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Determining customer satisfaction using Net Promoter Score

Net Promoter Score PC

What is the Net Promoter Score (NPS)?

The Net Promoter Score is an index which indicates a direct willingness for recommendation and indirect customer satisfaction with an organisation, a product or a service. It provides alternative insights to traditional means for determining customer relationships as special emphasis is placed on the aspect of word-of-mouth distribution. It is said that the NPS value is heavily linked with revenue growth and therefore a key metric to establish customer loyalty by a provider of a product, service or any other transaction.

The Net Promoter Score consists of a single powerful question that simply asks “How likely is it that you would recommend company/product/service XYZ to a friend or a colleague?”. Thereby, it offers an array of answer options ranging from values 0 (“Not at all likely”) to 10 (“Extremely likely”).

Net Promoter Score Scale

It was developed by Fred Reichheld and introduced in 2003.*

How to calculate the Net Promoter Score

Firstly, your survey respondents are subdivided into three different groups:
  • Those that chose answer options 0 to 6 are categorised as detractors, i.e. people who are not particularly satisfied with what you’re offering them

  • Respondents who chose 7 or 8 are labelled passives who are neutrally motivated users and later ignored when calculating the Net Promoter Score

  • Lastly, those who chose 9 or 10 are your promoters, i.e. your loyal and satisfied customers who would gladly recommend you or your offers to other people

The actual NPS calculation is done in two steps. First, you need to determine the percentage of promoters and detractors:
  • Number of promoters / Number of total respondents * 100

  • Number of detractors / Number of total respondents * 100

Example: you have received a total of 100 responses on your survey. 30 respondents (detractors) chose 0 to 6, 30 respondents (passives) chose 7 and 8 and 40 respondents (promoters) chose 9 and 10.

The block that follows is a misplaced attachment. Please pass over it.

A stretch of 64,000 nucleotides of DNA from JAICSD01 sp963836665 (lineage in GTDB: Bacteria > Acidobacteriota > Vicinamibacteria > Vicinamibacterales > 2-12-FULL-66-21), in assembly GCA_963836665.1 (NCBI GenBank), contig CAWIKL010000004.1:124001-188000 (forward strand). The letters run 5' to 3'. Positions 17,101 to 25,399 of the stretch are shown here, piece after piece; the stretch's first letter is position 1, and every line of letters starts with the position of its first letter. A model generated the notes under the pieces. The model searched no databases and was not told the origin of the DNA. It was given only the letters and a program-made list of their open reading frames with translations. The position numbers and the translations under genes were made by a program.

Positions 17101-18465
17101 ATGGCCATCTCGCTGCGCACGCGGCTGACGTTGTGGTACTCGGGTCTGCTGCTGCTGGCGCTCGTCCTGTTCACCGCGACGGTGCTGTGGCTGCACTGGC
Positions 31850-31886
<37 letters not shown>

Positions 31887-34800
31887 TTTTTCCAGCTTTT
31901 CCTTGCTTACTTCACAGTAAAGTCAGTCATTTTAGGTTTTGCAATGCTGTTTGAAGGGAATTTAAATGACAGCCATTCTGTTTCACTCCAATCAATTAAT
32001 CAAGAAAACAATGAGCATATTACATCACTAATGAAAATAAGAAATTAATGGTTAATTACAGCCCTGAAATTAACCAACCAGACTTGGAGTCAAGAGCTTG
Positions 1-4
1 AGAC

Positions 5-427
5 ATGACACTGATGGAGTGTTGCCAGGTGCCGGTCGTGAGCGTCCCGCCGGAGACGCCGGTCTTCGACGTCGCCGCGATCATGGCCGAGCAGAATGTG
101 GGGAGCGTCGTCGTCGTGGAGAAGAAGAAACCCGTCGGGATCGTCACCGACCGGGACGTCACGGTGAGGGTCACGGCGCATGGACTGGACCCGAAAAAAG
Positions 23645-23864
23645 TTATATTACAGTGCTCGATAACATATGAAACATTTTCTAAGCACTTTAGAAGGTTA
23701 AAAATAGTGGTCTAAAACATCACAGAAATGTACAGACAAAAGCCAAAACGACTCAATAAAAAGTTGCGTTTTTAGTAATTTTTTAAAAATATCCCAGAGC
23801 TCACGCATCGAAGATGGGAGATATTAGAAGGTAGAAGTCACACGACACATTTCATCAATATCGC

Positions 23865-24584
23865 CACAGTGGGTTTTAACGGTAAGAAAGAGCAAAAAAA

• 40 promoters / 100 total respondents * 100 = 40% promoters

  • 30 detractors / 100 total respondents * 100 = 30% detractors

The second calculation step is the respective NPS equation:
  • % promoters - % detractors = Net Promoter Score
The Net Promoter Score can hereby reach a maximum value of +100(%) if you receive 100% promoters and 0% detractors and passives or a minimum value of -100(%) if you receive 100% detractors and 0% promoters and passives.

Let’s take a look at our previous example and calculate the Net Promoter Score.

Example: we had 40% promoters and 30% detractors.
  • 40% promoters – 30% detractors = 10(%) Net Promoter Score

Remark: there is broad uncertainty about whether the Net Promoter Score is displayed as a percentage or not. The fact is, there is no specific evidence about this so far. However, there are publications by the inventor of the NPS himself, Fred Reichheld, who specifies the NPS in percent, for example, see here which is why I decided to stick to percent.

What is considered a good Net Promoter Score?

This question is not easily answered or assessed in a standardised way despite being purely numeric in determination.

As mentioned before, the NPS can range from -100 to +100. If you have an equal amount of promoters and detractors, you will always end up with an NPS of exactly 0. Therefore, it makes sense to treat 0 as the mean NPS making it an average score, neither very good nor bad. Anything below 0 ought to sound alarm bells since it indicates customer satisfaction levels are tending towards negative values and an organisation’s products, services or processes require considerable improvement to avoid substantial customer churn.